UCLA postdoctoral fellow/ engineer to build new generation miniaturized microscopes
September 30, 2018
Los Angeles, California
Full Time - Experienced
Academic / Research
Exciting Postdoctoral, Staff Scientist, Engineer position supported through the NIH BRAIN Initiative to develop wearable devices for recording neural activity in freely behaving animals. Our group leads the development of the UCLA Miniscope project, and open-source imaging platform used by other 400 labs around the world. Building off our previous work and working alongside other engineers and scientists, this position will focus on expanding many features of the Miniscope including developing larger Fields of View (FoV), new surgical implants and procedures, high bandwidth wired and wireless data transmission hardware/protocols, and new Data Acquisition (DAQ) hardware and software.
We are interested in highly motivated candidates with strong technical background in instrumentation design and experience working with researchers and neuroscientists. This work is highly multidisciplinary and will require good communication skills with both engineers and neuroscientists.
Candidates should have, or expect, a PhD (or MS with additional experience) in physics, neuroscience, engineering, or similar. While much can be learned “on the job” preference will be towards candidates with some combination of the following skills:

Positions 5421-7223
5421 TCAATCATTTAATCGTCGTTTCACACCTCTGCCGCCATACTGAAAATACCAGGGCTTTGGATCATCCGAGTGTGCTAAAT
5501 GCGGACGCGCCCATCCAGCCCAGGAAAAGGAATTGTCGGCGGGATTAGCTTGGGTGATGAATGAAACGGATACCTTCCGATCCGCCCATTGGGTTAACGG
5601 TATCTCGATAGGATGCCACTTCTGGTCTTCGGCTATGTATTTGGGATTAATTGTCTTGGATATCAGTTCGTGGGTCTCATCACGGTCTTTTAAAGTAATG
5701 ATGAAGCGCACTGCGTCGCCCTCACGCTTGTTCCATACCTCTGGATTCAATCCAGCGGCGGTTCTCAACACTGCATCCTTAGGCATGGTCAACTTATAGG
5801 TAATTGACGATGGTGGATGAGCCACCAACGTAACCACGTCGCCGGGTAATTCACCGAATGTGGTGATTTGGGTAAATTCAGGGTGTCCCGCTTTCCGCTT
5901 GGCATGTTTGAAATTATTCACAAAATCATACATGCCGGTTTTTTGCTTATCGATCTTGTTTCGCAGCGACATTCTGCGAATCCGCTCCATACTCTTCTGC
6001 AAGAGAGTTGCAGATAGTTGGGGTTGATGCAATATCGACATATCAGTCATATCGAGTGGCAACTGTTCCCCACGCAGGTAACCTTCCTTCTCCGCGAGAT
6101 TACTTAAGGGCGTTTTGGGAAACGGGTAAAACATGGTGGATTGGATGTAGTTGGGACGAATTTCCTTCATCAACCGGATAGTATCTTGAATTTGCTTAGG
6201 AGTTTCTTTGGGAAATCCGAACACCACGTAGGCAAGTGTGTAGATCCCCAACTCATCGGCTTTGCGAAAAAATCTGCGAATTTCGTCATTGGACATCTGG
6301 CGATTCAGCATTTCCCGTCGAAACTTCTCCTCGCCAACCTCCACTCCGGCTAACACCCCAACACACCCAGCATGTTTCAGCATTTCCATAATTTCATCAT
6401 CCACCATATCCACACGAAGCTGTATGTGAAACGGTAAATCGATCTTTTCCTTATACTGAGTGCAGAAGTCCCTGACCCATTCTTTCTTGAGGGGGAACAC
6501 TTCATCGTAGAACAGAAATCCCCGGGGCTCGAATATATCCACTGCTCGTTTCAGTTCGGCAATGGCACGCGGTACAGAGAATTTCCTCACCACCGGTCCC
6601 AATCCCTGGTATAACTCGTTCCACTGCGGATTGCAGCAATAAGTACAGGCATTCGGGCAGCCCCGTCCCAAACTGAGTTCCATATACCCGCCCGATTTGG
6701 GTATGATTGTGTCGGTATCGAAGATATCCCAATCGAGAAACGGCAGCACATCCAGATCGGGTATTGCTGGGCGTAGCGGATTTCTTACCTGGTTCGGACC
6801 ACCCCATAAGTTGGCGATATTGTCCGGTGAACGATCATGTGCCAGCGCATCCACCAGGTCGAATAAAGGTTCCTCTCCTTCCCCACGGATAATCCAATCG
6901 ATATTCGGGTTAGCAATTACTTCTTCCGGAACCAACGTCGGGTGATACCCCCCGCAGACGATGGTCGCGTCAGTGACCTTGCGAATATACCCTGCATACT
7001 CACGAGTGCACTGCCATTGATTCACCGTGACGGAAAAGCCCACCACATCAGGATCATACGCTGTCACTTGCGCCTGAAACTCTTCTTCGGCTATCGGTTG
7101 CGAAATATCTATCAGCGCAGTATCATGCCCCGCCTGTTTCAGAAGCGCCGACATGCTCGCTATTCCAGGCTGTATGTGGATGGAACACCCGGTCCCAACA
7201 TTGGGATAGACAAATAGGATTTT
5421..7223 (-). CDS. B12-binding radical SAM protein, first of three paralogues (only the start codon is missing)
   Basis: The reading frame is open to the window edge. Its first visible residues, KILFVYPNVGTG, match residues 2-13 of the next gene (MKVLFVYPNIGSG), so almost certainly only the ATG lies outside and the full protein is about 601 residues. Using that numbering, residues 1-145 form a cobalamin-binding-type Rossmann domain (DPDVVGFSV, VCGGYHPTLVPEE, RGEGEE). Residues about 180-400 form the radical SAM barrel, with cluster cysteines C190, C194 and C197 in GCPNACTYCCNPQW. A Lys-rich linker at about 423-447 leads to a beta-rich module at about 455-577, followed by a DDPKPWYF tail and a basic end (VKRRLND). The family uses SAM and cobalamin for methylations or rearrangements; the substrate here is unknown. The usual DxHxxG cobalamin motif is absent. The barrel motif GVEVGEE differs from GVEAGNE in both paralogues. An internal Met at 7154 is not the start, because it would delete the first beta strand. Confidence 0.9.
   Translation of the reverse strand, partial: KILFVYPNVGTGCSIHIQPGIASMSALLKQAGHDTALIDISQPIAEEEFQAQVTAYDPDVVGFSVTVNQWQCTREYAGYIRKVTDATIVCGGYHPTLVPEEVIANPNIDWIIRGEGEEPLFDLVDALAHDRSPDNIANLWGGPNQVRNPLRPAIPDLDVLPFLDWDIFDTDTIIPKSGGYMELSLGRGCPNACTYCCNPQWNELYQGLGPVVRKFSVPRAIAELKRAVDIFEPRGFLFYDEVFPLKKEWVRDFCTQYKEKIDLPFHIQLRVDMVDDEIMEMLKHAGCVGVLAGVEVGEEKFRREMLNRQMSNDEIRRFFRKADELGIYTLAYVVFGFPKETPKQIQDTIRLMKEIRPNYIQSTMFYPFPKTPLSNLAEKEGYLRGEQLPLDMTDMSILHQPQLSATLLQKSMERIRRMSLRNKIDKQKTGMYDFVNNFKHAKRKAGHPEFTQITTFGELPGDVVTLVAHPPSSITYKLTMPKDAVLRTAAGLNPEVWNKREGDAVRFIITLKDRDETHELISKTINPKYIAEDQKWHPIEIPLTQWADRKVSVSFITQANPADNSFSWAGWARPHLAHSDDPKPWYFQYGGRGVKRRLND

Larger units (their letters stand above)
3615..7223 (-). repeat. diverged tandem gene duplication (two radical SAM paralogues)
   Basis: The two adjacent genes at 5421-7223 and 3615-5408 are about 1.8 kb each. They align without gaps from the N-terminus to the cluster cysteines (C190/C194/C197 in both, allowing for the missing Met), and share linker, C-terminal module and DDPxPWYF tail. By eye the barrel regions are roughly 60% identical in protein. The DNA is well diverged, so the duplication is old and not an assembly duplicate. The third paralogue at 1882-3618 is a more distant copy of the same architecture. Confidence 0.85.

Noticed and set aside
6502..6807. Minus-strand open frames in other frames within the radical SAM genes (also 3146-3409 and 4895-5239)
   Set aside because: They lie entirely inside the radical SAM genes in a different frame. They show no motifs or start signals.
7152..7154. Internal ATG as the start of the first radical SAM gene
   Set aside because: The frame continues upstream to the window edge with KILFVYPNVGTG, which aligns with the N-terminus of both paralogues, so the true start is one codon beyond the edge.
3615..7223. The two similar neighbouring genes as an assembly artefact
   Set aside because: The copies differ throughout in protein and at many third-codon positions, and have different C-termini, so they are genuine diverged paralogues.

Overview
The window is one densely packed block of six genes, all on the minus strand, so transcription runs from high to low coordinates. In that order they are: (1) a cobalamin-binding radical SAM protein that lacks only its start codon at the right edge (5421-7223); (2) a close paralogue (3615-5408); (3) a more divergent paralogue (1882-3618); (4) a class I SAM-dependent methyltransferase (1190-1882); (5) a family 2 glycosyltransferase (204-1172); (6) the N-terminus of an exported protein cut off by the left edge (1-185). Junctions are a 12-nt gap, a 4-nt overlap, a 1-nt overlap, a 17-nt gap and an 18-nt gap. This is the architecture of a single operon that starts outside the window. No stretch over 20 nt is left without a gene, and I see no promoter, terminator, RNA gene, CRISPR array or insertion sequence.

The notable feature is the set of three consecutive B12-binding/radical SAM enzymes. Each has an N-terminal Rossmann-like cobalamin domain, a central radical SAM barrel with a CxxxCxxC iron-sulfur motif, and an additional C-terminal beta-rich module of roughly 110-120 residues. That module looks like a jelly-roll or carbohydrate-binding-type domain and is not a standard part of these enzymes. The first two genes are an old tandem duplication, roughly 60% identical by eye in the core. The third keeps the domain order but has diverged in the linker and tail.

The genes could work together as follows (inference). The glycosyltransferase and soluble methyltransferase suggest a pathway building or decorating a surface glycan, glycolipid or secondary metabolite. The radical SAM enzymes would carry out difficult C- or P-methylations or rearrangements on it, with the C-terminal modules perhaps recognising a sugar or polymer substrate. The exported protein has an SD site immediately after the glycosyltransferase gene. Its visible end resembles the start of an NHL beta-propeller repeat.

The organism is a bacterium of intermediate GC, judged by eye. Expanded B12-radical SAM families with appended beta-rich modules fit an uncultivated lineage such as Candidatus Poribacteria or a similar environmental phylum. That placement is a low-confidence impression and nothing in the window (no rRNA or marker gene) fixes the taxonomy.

· Highly competent in electrical circuit design and layout (KiCAD, Eagle, Altium, Orcad, or similar) · Significant programming experience (C, C++, Java, Python, QT, MATLAB, or similar) · Basic understanding of optics and optical design · Basic experience working with CAD software (SolidWorks, Fusion, or similar) · Experience interacting with scientists and engineers · Experience working with microcontrollers (MCUs) · Experience with FPGAs is a plus but not required · Experience working with commercial imaging sensors is a plus but not required…
Internal Number: 1289865
About Peyman Golshani
The Golshani Lab uses two-photon and miniature microscope calcium imaging and large-scale electrophysiological recordings and optogenetics to understand how network dynamics are altered in models of epilepsy and autism. We build new generation miniaturized microscopes